Celery juice has been all the rage lately, and possibly for good reason. (See my 6 favorite benefits below!) However, I’m not the biggest fan of celery’s flavor on its own, so I thought I’d share my new favorite juice recipe to make it more palatable.
I give you, Celery “Ginger-ade.”
When you pair a whole celery heart with some fresh cucumber, lemon, and ginger, plus a green apple for a little sweetness, it becomes a juice you’ll actually want to drink every day.
Benefits of Celery Juice
I first heard of drinking plain celery juice from Medical Medium. He believes that drinking straight-up celery juice may help to heal a number of conditions. While he recommends drinking celery juice on its own for the most potent results, he notes that you can also add other fruits and veggies, such as cucumbers and apples, to make it more palatable. Try the recipe below to get started!
As you get accustomed to drinking this juice, feel free to increase the amount of celery or cut back on the other ingredients to make it more celery-forward, if desired.
Here are 6 reasons to love celery juice:
- It may lower inflammation. Celery is loaded with antioxidants, including quecetin, caffeic acid, and ferulic acid. Antioxidants are thought to combat free radical damage that contributes to inflammation.
- It may help fight infections. Celery has been used to fight infection for centuries, because celery seed contains antimicrobial and antibacterial properties. It’s also thought to help prohibit bacterial growth and boost the immune system.
- It may help to prevent liver disease. Since celery has diuretic properties, it’s thought to help flush toxins from the body and promote liver and kidney health.
- It may help lower high cholesterol and high blood pressure. Celery contains a unique compound called 3-n-butylphthalide (BuPh), which has been shown in studies (using celery seed extract as a supplement) to lower overall cholesterol and help with hypertension.
- It may reduce bloating (and urinary tract infections!). Celery has a diuretic effect on the body, which eliminates water retention and may help to boost digestion– all of which can lead to less bloating. Because it decreases uric acid and boosts urine production, it also can help to prevent urinary tract infections.
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How to Make Celery Juice
To make celery juice, all you need is a juicer or high-speed blender. I think the juicer is easier (I use this Breville juicer), but if you don’t want the extra appliance, use your blender instead.
To make celery juice in a juicer: Run 1 or 2 bunches of celery stalks through the juicer– which will extract the fiber and leave you with just the juice! I’ve found that a 2-pack of celery hearts makes about 16 ounces of juice. For a better tasting juice, try my recipe below.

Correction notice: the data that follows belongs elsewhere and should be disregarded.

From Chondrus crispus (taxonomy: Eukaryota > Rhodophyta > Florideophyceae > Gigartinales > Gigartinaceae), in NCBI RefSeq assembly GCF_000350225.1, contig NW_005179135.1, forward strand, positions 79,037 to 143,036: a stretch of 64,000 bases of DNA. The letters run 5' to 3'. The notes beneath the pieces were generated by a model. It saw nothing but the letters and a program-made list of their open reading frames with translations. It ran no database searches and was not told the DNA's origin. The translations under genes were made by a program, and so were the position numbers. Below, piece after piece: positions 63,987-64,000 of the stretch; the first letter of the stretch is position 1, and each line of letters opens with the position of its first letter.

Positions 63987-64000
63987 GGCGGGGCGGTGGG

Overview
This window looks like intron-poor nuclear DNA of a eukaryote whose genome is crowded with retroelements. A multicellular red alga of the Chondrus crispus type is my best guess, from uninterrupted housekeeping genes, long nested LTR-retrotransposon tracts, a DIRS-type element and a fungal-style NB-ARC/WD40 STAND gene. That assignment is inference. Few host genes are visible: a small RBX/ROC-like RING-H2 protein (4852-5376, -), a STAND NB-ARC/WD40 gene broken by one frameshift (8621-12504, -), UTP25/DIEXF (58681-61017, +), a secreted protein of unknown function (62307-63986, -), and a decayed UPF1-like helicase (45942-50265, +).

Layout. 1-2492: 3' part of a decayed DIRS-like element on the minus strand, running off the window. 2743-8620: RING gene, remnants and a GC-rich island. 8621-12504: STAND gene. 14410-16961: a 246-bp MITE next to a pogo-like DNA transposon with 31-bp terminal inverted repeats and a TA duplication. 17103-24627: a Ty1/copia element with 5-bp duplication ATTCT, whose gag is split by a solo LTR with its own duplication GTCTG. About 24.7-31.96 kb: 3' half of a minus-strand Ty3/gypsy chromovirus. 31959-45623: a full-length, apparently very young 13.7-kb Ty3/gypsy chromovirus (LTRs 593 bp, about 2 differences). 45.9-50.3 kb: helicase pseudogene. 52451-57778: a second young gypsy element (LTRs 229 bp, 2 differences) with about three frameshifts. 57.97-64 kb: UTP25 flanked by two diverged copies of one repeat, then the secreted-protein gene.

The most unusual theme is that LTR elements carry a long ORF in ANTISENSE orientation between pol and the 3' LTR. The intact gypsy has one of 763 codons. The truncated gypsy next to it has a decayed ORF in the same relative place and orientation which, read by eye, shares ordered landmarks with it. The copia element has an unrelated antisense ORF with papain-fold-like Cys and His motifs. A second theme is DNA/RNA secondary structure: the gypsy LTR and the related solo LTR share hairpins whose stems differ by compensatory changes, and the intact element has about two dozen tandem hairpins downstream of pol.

To make celery juice in a blender: Blend the celery until it looks like a smoothie. You can add a splash of water if needed, but it’s probably best to use as little liquid as possible so that you don’t dilute the juice. (A high-speed blender like my Vitamix can blend veggies without added liquid– just use the tamper!) Pour the pureed celery juice into a nut-milk bag to strain out the pulp, then drink the juice that you squeezed out!
Can you Make Celery Juice Ahead of Time?
It is recommended that you drink fresh vegetable juice as soon as you make it, but if you’re rushed in the mornings you can make it up to 24 hours in advance and keep it in a tightly sealed mason jar in the fridge. If you use a masticating juicer, like my Omega juicer, your juice should last for up to 3 days. (I use my Omega juicer for juicing celery stalks, since they easily fit in the chute, but I don’t use it for other items because it takes too long to chop everything into skinny pieces!)
Celery Juice Side Effects
Whether you start with my recipe below, or dive head-first into drinking plain celery juice in the morning, here are some side effects that I’ve experienced myself.
- A dancing stomach. I’ve heard that celery juice can boost digestion by increasing the hydrochloric acid in your stomach. I can only guess that’s why my stomach felt like I had a baby kicking me in my intestines for the first week or two of drinking celery juice. (If you’ve ever been pregnant before, it literally felt like a baby kick!)
- A laxative effect. If you tend to be constipated, I would think this might help. Salt water is considered a laxative, and since celery is loaded with natural salts and very hydrating, I can only assume that’s why it had an almost-immediate laxative effect for me after drinking it.
Other than that, the other side effects I experienced were all positive– I felt less bloated and had less cravings for sweets, so I can’t complain! I hope you’ll try this juice recipe soon, and let me know how it makes YOU feel.
Celery Ginger Juice Recipe
- 1 small bunch celery (or 1 heart)
- 1/2 English cucumber
- 1 large green apple
- 1/2 lemon
- 1 -inch knob of ginger
- If your juicer has a "high" and "low" setting, run the celery and cucumber through first on the LOW setting.
- Then switch it to HIGH and run the apple, lemon and ginger through the juicer.I like to sandwich the piece of ginger between the apple and lemon so that it stays put and is easier to juice.
- Drink the juice right away, or save it in an airtight mason jar for up to 24 hours in the fridge.
For one batch: Calories: 154, Fat: 0g, Carbohydrates: 41g, Protein: 2g
Feel free to change this recipe as needed. Please leave a comment below if you try something different. We can all learn from your experience!
Reader Feedback: Have you tried plain celery juice? Or green juice in general? I used to be scared to add celery to my juices, but now I’m really enjoying this particular combination!